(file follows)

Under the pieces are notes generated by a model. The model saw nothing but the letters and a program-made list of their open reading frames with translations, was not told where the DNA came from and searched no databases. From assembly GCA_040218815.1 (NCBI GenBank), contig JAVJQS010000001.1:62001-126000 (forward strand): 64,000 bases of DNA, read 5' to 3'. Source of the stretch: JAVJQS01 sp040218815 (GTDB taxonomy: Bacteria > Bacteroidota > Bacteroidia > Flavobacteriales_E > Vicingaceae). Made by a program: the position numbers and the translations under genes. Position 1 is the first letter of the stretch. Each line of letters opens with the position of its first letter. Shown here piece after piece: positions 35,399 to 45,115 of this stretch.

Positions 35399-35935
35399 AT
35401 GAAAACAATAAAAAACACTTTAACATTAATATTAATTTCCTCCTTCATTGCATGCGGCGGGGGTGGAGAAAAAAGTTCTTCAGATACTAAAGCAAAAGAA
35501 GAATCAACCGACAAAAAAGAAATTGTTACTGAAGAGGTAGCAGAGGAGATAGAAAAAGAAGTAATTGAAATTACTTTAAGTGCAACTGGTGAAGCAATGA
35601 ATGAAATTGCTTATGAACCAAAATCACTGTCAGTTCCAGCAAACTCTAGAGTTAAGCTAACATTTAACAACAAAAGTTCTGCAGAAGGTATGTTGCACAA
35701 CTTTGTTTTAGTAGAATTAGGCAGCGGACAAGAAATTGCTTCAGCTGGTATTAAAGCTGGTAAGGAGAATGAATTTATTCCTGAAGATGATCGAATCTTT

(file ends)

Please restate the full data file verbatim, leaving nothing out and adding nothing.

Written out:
Under the pieces are notes generated by a model. The model saw nothing but the letters and a program-made list of their open reading frames with translations, was not told where the DNA came from and searched no databases. From assembly GCA_040218815.1 (NCBI GenBank), contig JAVJQS010000001.1:62001-126000 (forward strand): 64,000 bases of DNA, read 5' to 3'. Source of the stretch: JAVJQS01 sp040218815 (GTDB taxonomy: Bacteria > Bacteroidota > Bacteroidia > Flavobacteriales_E > Vicingaceae). Made by a program: the position numbers and the translations under genes. Position 1 is the first letter of the stretch. Each line of letters opens with the position of its first letter. Shown here piece after piece: positions 35,399 to 45,115 of this stretch.

Positions 35399-35935
35399 AT
35401 GAAAACAATAAAAAACACTTTAACATTAATATTAATTTCCTCCTTCATTGCATGCGGCGGGGGTGGAGAAAAAAGTTCTTCAGATACTAAAGCAAAAGAA
35501 GAATCAACCGACAAAAAAGAAATTGTTACTGAAGAGGTAGCAGAGGAGATAGAAAAAGAAGTAATTGAAATTACTTTAAGTGCAACTGGTGAAGCAATGA
35601 ATGAAATTGCTTATGAACCAAAATCACTGTCAGTTCCAGCAAACTCTAGAGTTAAGCTAACATTTAACAACAAAAGTTCTGCAGAAGGTATGTTGCACAA
35701 CTTTGTTTTAGTAGAATTAGGCAGCGGACAAGAAATTGCTTCAGCTGGTATTAAAGCTGGTAAGGAGAATGAATTTATTCCTGAAGATGATCGAATCTTT